December 12, 2018
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Veterans use uniforms to make art, tell their stories

DEER ISLE, Maine — Vietnam War veteran, sculptor and poet Terry Grasse of Lisbon Falls cut up his combat pants, mashed them into pulp and made a special type of paper that he used to create a sculpture of a prisoner behind bars.

“It’s called ‘POW or PTSD or ?’” the Army veteran explained about the art, which provides a glimpse into his wartime and postwar experiences.

Even though the pants were a pair he picked up well after the war, the experience changed him.

“It’s kind of like a whole journey,” Grasse said Wednesday while taking a break from his second project as part of the Combat Paper group, a veteran-run arts organization held at Haystack Mountain School of Crafts in Deer Isle. “It took me 40 years to climb out of my hole and not be in denial about it.”

The combat paper is made from military uniforms that are cut up by the veterans who wore them and then turned into pulp by adding water and using a pulverizing machine. The fabric pulp slurry is put through a screen press and dried into sheets of paper, which can be used to create all kinds of art.

“It’s a very intimidating thing to do, to cut up one’s uniform,” David Keefe, Combat Paper New Jersey director who served in the U.S. Marines, said while this year’s group of veterans worked on their art projects. “I know I was looking for some conduit to tell my honest story. Cutting up my uniform gave me permission. It was liberating.”

By transforming uniforms into art, veterans share personal stories they might not otherwise, Keefe said.

“We teach them the techniques of handmade papermaking using military uniforms and at the same time they’re deconstructing their experiences,” he said later. “We deconstruct the uniform and reclaim it and make it into something hard. That paper becomes a platform to share that experience.”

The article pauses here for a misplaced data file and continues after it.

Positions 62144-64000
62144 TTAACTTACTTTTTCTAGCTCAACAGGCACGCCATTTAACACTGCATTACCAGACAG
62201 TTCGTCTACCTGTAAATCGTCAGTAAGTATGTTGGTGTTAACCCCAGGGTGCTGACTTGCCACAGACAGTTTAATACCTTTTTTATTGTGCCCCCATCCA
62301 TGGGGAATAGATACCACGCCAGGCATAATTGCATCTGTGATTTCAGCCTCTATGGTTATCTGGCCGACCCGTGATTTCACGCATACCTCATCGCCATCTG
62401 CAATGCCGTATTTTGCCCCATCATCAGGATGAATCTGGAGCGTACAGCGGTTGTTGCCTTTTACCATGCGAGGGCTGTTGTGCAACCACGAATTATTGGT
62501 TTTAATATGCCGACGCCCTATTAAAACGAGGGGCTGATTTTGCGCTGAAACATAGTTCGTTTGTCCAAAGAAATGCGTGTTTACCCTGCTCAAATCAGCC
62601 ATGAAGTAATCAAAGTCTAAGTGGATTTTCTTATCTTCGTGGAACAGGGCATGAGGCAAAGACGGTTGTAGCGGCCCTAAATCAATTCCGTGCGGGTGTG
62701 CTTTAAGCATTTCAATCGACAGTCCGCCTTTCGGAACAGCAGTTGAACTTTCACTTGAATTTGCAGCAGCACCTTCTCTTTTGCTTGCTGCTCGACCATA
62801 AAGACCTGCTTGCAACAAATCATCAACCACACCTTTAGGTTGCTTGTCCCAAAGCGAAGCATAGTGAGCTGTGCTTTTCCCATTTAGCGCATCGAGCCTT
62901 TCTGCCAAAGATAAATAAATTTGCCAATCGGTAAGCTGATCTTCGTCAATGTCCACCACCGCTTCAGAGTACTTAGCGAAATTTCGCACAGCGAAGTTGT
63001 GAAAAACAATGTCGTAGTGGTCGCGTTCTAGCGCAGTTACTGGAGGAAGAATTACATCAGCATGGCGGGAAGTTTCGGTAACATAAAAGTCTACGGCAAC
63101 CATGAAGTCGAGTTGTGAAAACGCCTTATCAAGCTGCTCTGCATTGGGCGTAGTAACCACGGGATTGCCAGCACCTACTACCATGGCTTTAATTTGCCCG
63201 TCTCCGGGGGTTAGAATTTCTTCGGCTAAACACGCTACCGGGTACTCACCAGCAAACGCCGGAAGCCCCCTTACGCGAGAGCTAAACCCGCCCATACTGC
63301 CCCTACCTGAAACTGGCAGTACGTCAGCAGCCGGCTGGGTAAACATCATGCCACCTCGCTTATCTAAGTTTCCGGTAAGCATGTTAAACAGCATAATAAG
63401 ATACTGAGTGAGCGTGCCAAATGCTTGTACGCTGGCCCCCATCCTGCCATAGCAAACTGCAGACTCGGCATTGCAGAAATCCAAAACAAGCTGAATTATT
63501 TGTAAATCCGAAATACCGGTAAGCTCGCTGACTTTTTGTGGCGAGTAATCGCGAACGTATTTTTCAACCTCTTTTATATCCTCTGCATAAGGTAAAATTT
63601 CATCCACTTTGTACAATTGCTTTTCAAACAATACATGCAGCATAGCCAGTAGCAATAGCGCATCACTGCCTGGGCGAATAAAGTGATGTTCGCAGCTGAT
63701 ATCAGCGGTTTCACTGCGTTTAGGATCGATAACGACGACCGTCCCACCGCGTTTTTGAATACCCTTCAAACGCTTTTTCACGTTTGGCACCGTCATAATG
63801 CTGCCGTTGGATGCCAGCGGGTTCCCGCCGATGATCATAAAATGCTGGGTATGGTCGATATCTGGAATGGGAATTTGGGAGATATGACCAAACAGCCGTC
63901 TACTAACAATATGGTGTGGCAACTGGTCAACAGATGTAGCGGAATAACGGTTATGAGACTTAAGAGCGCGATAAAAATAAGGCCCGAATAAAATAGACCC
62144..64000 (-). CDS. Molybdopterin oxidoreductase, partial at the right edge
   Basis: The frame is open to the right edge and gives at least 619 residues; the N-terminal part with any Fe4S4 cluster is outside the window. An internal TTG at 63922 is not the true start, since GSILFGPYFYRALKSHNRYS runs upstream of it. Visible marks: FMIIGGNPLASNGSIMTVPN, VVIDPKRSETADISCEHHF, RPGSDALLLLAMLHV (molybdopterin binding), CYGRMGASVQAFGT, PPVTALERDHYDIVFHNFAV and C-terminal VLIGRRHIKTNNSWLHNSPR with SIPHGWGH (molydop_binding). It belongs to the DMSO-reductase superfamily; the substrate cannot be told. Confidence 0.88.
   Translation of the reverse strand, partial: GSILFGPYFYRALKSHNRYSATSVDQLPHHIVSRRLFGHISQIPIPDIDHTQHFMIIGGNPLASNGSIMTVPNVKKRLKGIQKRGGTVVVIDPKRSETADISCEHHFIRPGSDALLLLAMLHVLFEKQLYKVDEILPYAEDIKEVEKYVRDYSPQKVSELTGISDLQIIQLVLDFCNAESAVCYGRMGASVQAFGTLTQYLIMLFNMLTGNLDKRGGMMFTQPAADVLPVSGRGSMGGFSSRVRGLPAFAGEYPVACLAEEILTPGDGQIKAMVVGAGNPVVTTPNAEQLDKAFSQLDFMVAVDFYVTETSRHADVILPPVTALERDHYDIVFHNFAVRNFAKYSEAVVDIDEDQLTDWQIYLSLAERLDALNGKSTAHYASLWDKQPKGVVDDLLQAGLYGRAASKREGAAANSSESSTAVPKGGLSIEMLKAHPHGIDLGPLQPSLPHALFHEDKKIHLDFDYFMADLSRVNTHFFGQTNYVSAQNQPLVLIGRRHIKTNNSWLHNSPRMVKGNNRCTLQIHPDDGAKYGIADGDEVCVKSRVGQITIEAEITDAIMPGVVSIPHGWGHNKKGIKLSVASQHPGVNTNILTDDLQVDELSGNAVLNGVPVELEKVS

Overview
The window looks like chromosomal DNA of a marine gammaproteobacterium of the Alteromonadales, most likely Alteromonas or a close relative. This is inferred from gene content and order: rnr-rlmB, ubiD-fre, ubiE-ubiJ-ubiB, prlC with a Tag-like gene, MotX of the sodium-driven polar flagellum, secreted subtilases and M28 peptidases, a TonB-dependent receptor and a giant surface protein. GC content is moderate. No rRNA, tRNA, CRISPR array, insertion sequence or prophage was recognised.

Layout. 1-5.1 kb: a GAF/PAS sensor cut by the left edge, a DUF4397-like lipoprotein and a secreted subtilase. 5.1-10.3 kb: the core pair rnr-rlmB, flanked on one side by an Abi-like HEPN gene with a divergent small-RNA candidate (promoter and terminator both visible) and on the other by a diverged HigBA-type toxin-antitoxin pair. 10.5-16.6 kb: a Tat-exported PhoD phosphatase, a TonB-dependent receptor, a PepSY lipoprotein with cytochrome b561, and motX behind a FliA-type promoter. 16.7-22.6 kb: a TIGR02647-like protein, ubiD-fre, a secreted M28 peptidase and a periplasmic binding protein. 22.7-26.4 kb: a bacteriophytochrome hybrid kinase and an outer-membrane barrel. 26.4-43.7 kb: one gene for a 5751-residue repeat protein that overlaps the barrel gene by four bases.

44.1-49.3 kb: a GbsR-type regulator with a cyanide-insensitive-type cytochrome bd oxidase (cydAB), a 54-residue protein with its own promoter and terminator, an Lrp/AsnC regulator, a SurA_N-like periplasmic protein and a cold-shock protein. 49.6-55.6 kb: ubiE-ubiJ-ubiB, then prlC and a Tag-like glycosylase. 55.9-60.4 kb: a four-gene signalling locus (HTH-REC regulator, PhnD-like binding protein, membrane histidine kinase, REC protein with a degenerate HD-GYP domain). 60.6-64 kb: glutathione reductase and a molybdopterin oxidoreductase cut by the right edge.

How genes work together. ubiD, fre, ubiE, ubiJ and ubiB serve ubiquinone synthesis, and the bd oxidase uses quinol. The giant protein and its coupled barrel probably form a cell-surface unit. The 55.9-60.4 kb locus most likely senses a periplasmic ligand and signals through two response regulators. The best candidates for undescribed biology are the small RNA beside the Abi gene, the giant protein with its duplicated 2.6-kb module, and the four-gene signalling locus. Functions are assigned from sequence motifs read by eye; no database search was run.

A total of 27 veterans, seven from Maine, are participating in this year’s Combat Paper project, Keefe said. The week-long session was made possible by a grant from the Maine Community Foundation, said Haystack director Stuart Kestenbaum.

“We feel like for them it’s a tremendous avenue for art expression and a way to expand their expertise,” said Kestenbaum, who is retiring after the show. “I wanted to go out with Combat Paper as a last project.”

The veterans art movement project is not “art therapy,” but a way for veterans to tell their individual stories, said Keefe, who met Kestenbaum in 2012.

Keefe joined the Marines 11 days after 9/11 and served in Iraq during 2006-07. While there, he met a young boy named Razule whose fate may have been tied to his unit’s visits to the child’s village. During one visit Keefe accidentally broke Razule’s toy gun, which made the boy cry. The moment was caught by a fellow soldier who took a picture. Shortly thereafter, the unit returned and found the village deserted.

Keefe said some militants were known to kill those who associated with the U.S. military, but he has no way of knowing what happened to the boy or if his actions had any role in the disappearance of the villagers.

“To this day it haunts me,” Keefe said.

He used the image of him kneeling near the crying boy to make his first Combat Paper project, a screenprint of the image.

“I don’t call it healing,” Keefe said. “I’d put it into another process of owning my experience.”

“We’re here to give them an opportunity to speak” and for the community to ask questions, Keefe said.

“We want you to come in the circle and we will come out,” he said. “We will meet you on the bridge. It’s not art unless it’s shown and talked about.”

Grasse, who said he once barged into a veterans clinic while screaming, “I want my life back,” said he found a way to live with his post-traumatic stress disorder and he wants other veterans to know it’s possible for them as well.

“This helps,” he said of the veterans art class.

For this year’s project, he cut and placed antique metal ceiling tiles in the fabric-paper in the shape of a flag that featured rust from the cut-metal star and stripes “bleeding through the paper,” Grasse said.

He’ll also read a poem or two at a culminating event planned for Friday, including one that is titled ‘Nothingness.”

The Combat Paper group’s art will be displayed at an opening and reading 7-9 p.m. Friday at the Haystack Gallery at 22 Church St. on Deer Isle.

 


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